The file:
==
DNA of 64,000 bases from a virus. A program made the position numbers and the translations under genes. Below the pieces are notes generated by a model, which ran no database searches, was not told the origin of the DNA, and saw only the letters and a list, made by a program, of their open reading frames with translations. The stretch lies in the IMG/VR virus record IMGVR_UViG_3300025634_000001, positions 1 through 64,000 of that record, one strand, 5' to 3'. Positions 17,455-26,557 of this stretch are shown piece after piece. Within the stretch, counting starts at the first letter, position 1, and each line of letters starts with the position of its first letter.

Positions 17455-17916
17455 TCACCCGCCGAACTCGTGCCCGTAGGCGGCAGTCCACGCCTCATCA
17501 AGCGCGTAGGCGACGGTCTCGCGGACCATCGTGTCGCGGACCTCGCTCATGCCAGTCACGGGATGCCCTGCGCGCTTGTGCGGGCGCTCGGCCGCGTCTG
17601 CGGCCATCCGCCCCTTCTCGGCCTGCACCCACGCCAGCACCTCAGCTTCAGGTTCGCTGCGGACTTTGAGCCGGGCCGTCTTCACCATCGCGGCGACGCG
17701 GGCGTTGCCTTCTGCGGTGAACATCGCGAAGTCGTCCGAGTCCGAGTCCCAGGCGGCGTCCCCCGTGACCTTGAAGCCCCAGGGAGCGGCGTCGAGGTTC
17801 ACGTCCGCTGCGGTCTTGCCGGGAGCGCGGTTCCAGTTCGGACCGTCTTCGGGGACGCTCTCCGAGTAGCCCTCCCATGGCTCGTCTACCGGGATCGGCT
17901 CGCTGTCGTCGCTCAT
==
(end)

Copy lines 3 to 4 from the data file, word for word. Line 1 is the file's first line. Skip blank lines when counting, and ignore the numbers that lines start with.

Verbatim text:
17455 TCACCCGCCGAACTCGTGCCCGTAGGCGGCAGTCCACGCCTCATCA
17501 AGCGCGTAGGCGACGGTCTCGCGGACCATCGTGTCGCGGACCTCGCTCATGCCAGTCACGGGATGCCCTGCGCGCTTGTGCGGGCGCTCGGCCGCGTCTG